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Wednesday, May 30, 2018

Interferences in Quantitative Immunochemical methods

Interferences in Quantitative Immunochemical methods

The development of immunoassays has revolutionized laboratory medicine, especially during the last 30 years. The implementation of new endpoint tracers, new assay formats, automatization, reproducibility, duration time of assay and availability of analyses have contributed for immunoassays to become everyday practice.

The main characteristic of all immunoassays – from immunoprecipitation to biochip assays – is that the reagent that discovers or quantifies the target analyte (antigen) contains the antibody. Interferences may be defined as the effect of substances present in an analytical system which causes deviation of the measured value from the true value.

In immunoassays, an antibody used as a reagent, detects an analyte (antigen) of interest. Although the noncovalent bound between the analyte and complementary antibody is specific, false-positive and false-negative interferences are possible. Some interferences are similar to those in chemical analyses and some are typical only for immunoassays. One should suspect interferences in following cases: a) upon receiving an unacceptable result, if there is non-linearity during dilution b) if there is no agreement with other test results or clinical data, c) if different immunoassays in determination of the same analyte provide significantly different results.  These possible interferences can be described as:

1. Cross-reactivity with endogenous and exogenous non antibody-structured substances.

Cross-reactivity is the most common interference in immunoassays, but mostly in competitive ones. It is non-specific influence of these substances in a sample that structurally resembles the analyte (carries similar or the same epitopes like analyte) and competes for binding site on the antibody.

2. Cross-reactivity with endogenous and exogenous antibody-structure substances.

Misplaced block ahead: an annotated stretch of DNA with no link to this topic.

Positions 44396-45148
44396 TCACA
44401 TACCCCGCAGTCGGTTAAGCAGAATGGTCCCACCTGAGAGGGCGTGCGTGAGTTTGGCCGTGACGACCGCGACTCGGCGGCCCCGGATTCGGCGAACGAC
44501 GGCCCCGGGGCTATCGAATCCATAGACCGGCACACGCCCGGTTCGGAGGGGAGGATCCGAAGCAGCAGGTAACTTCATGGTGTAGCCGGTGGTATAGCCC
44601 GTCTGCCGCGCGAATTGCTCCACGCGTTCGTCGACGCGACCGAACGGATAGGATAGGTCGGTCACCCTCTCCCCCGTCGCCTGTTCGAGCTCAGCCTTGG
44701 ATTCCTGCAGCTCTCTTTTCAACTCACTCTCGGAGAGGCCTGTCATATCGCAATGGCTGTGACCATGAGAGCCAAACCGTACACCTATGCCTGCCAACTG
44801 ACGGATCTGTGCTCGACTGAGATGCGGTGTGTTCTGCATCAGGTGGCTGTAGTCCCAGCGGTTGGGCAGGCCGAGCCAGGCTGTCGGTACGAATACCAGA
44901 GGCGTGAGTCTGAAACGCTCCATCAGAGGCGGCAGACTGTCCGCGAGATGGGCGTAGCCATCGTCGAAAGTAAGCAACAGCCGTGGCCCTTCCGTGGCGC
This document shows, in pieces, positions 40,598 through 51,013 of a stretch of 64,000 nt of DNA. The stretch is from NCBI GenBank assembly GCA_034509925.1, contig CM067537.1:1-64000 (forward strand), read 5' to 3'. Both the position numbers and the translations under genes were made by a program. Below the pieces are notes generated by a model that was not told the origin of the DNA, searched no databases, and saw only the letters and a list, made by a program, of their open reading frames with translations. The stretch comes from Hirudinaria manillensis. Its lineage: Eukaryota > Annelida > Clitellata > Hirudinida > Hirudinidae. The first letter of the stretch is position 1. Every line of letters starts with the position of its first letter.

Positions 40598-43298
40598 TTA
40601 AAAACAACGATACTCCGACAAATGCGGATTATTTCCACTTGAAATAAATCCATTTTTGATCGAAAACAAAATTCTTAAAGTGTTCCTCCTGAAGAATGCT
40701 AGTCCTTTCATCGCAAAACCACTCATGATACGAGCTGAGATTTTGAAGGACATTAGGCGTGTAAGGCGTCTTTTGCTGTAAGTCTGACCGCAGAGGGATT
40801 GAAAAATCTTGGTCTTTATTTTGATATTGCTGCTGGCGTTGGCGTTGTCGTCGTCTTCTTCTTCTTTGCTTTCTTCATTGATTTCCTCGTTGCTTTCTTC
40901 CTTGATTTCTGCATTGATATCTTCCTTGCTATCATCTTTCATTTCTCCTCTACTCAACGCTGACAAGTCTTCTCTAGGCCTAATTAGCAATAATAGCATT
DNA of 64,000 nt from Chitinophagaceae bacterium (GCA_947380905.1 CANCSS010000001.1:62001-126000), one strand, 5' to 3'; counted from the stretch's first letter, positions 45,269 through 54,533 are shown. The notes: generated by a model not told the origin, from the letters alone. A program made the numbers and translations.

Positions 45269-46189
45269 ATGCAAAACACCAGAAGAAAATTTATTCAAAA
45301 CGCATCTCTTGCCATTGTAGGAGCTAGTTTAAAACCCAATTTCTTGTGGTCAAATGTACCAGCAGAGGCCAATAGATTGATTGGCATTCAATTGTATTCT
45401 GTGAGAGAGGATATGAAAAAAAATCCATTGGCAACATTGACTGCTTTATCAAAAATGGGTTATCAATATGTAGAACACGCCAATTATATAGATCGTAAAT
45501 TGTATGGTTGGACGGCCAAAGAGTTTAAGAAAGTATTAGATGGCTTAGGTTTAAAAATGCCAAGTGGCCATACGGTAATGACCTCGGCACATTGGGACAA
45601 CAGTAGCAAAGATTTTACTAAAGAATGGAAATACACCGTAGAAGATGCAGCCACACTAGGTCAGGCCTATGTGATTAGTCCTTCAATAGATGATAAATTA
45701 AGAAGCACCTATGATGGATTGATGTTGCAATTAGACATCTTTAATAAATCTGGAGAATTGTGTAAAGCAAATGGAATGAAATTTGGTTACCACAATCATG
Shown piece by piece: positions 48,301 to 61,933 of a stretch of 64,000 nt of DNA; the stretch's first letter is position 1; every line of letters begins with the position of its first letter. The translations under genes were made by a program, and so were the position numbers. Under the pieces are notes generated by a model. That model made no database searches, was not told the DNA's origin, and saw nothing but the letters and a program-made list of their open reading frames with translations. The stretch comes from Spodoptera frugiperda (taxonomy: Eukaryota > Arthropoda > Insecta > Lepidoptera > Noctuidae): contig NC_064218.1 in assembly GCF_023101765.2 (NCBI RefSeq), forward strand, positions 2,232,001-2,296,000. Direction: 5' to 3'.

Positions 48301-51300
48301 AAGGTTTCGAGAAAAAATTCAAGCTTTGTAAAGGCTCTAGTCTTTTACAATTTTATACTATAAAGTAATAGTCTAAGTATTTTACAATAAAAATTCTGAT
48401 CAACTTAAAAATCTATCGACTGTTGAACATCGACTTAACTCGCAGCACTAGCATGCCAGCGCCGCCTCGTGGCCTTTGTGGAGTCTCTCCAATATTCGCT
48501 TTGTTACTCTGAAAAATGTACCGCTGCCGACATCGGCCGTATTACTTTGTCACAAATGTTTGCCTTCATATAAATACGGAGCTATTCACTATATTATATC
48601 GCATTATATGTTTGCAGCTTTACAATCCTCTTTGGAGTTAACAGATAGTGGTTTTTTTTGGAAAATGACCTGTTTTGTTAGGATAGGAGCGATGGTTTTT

Immunoreactions can be influenced by antibodies present in the biological sample sof a patient or antibodies from the reagent. Biological samples can contain both exogenous and endogenous antibodies.

There are two types of endogenous antibodies in patients’ serum. Heterophilic antibodies (natural antibodies and autoantibodies) and anti-animal antibodies (human anti-animal antibodies; HAAAs). Although endogenous antibodies differ in some of these characteristics they interfere according to identical mechanism in saturating (sandwich) analyses – they “bridge” or simultaneously create complexes with capture and tracer antibodies of the reagent. Heterophilic antibodies are multi-specific antibodies synthesized to very poorly defined antigens. Human anti-animal antibodies are antibodies of high avidity and are synthesized to well defined antigens

3) The “Hook Effect”.

The hook effect is based on the saturation curve of an antibody with an antigen. Primarily, the hook effect depends on the concentration of the analyte. It implies the presence of a huge excess of analyte which saturates all binding sites on antibody. The effect occurs mostly (but not exclusively) in assays where all three components (antigen, antibody and marker) incubate simultaneously in a single step assay. The hook effect does not occur in competitive immunoassays. That means that in reaction there is a surplus on analytes that did not penetrate to analyte-antibody complex compound. This results in falsely decreased value of the measured analyte which could even lie in the reference interval.

4) The “Matrix” effect.

By knowing and recognizing interferences in immunoassays, one can avoid possible undesired consequences: diagnostic errors, treatment and monitoring of its efficacy, unnecessary additional laboratory testing, unnecessary therapy.

Serum or plasma samples are a complex compound of lipids, proteins, carbohydrates, salt and water. The sum of interferences of all sample components (with exception of analytes), which affect the target analyte to be measured is known as “the matrix effect”. The serum components that cause the most so called matrix effect have low binding affinity to the analyte or antibody. This component usually disguises the analyte or the antibody causing the absence of the binding reaction of analyte to antibody.

With the exception of endogenous elements  which cause inter- and intra-individual variability of results, the concept of the matrix effect could be widened to exogenous components that relate to the impact of anticoagulant during plasma sampling or the impact of coagulation activator and separator during serum sampling. For example, Heparin therapy in patients with acute myocardial infraction (AMI) affects the result of determination of troponin I concentration. In addition, heparin binds with different affinity to some troponin forms present in patient’s blood in different phases after myocardial infraction. Further, EDTA can act upon release of free cTnl from calcium ion dependent cTnI-troponin C complex that causes falsely decrease of values in methods containing antibodies, directed to troponin complex.

Finally, Knowledge of numerous interferences is a prerequisite for their recognition which helps avoid possible undesirable consequences important for the Patient which may include: diagnostic errors, incorrect treatment plans and monitoring of unnecessary therapy.